By Carolyn Hayes
Crucial to the success of any theatrical endeavor is properly matching the entertainment value to the entertainment. Take, for example, a tongue-in-cheek, fluffy musical like “Lysistrata Jones” (book by Douglas Carter Beane, music and lyrics by Lewis Flinn): With its bon mot lyrics and conspicuously featherweight story, there’s plenty of ingrained pep for viewers to enjoy without much added effort. This is worth noting only because Meadow Brook Theatre’s manically high-energy production so handily clears that bar, going all-out in every moment in its dogged pursuit of maximum amusement.
Director Travis W. Walter takes the reins of an age-old story (literally), inspired by the bawdy ancient Greek comedy “Lysistrata,” here yanked into the present day. Then, the eponymous Lysistrata rallied her Grecian sisters to stop their men from warring by initiating a sexual strike. Now, the titular Ms. Jones (Kara Dombrowski), a newly arrived transfer student to Athens University, wants to use the same tactics to galvanize the school’s dismal basketball team into trying to win even one game.
Facile? Trite? Downright childish by comparison? Absolutely. But if anything, the script takes full advantage of the misappropriated motivation. And thanks to some deft writing and a grounded character foundation by Dombrowski, Walter raises the stakes to where they need to be.
It’s not hard to stay interested or even get invested in the doings of these 11 students, whose individual stories diverge as men and women face off in a battle of stubborn wills and soul searching 101. This is helped in no small part by a tone that calcifies its characters into a rarefied kind of “High School Musical” wholesomeness. The aggressively chipper deliveries work in moments of earnestness and avarice alike, and only grow more absurd as the subject matter creeps necessarily toward the degenerate. In the expert hands of this ensemble cast, the show’s moments of self-referential humor and sly commentary on race, class, masculinity, theater and pop culture slip in without deviating from the through line.
No ancient Greek knock-off is complete without an ancient Greek chorus; here, Tamara Anderson’s voice is brazenly omniscient as narrator Hetaira, and her suave, world-weary wisdom is terrific in scenes harkening back to the oldest profession.
Dombrowski proves a stellar leading lady, whose dim but determined “Lyssie J” courts the audience with effortless punch lines, sweetly high hopes, and killer vocals. In fact, the exceptional individual performances extend all down the bench and across the board, from the clique of differently motivated girlfriends (Karen Burthwright, Kathryn Terza, and Minami Yusui) to the starting lineup (Teddy Toye, Tim Dolan, Jason Williams, Michael De Souza, and Jake Wood) to the unpopular/angsty set (Hannah Dubner and Ben Holtzman). Just as importantly, they assemble into a stupendous team.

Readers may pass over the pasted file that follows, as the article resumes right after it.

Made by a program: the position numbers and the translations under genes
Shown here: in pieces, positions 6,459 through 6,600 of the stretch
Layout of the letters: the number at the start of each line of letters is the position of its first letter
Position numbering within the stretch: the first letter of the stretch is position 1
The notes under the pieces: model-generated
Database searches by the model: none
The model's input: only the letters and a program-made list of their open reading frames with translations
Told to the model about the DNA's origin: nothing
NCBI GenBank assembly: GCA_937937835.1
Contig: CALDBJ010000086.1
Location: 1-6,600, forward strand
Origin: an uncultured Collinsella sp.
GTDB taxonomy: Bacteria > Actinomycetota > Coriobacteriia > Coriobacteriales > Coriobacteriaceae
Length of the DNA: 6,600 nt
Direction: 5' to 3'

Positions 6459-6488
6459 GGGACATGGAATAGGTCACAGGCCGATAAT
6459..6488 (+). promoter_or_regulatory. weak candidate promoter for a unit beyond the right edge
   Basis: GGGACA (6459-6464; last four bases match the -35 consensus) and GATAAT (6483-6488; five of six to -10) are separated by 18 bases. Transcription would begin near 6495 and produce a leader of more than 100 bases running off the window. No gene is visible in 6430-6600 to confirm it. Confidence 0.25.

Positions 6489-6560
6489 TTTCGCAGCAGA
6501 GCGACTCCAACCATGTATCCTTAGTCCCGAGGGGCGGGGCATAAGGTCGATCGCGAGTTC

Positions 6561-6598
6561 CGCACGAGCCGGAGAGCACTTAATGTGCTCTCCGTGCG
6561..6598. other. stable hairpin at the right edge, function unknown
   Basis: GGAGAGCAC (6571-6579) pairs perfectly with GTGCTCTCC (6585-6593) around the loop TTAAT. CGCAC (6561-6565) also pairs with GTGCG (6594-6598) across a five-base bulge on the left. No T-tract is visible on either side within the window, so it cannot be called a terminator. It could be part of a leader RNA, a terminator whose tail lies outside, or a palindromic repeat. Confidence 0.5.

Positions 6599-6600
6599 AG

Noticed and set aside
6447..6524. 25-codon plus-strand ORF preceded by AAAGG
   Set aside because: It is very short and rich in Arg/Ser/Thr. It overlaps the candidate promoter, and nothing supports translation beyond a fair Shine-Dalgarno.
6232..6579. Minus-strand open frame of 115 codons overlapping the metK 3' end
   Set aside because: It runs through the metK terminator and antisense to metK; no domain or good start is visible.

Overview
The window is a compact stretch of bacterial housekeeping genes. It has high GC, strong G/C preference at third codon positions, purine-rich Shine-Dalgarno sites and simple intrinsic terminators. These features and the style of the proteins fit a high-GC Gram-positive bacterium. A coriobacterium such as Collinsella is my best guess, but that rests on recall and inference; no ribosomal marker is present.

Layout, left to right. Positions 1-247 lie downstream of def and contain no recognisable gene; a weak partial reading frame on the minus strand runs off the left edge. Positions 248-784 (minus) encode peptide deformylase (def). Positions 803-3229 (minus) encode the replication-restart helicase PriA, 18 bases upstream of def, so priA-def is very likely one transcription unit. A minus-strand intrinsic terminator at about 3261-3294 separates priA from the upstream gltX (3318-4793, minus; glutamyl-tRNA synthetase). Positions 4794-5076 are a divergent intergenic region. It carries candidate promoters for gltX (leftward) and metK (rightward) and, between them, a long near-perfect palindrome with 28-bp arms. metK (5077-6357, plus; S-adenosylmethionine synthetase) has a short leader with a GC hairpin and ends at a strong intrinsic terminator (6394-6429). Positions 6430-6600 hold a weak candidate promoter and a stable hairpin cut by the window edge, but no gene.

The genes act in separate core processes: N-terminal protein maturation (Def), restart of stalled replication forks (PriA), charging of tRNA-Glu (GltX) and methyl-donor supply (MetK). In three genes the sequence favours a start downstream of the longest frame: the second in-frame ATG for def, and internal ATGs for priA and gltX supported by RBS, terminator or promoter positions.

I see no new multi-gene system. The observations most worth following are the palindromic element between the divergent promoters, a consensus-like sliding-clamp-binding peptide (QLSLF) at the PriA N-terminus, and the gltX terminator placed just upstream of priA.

Beyond the many comic punches, the show and its ensemble join forces to deliver unending spectacles of sight and sound. The athletic choreography by Raquis Da’Juan Petree and dance captain Yusui feels almost infinite, extending even through the basketball game sequences. The show’s pleasant, upbeat rock-musical numbers are uplifted by Mike Duncan’s sound design, which keeps the instrumentals driving and the lyrics bouncing. For his part, music director Greg Kenna delivers the goods from on high, conducting the impeccable band from its cinderblock perch above Brian Kessler’s transformable gymnasium set.
Indeed, as much as the production’s tenor is sprightly, sharp and sparkly, the entire harmonious design scheme is right in step. Kessler leads with screaming school colors, and costume designer Corey Globke follows with loud and proud statement pieces that accentuate the garish hues. When the location changes, Reid G. Johnson’s lighting effects complete the transition, as well as having their own over-the-top say in moments of extreme grandeur.
The result is a textbook example of choosing an approach and attacking it from all aspects, in perfect accord. This cacophonous, ribald, energetic end product is so singularly campy, it transcends blase crowd pleasing. Some may not be poised to enjoy “Lysistrata Jones,” but the many who do should have a blast from beginning to end.
(FOR “REVIEW BOX”)
Meadow Brook Theatre, 2200 N. Squirrel Road, Rochester. Wednesday-Sunday through March 9. 2 hours, 10 minutes. $25-40. 248-377-3300. http://www.mbtheatre.com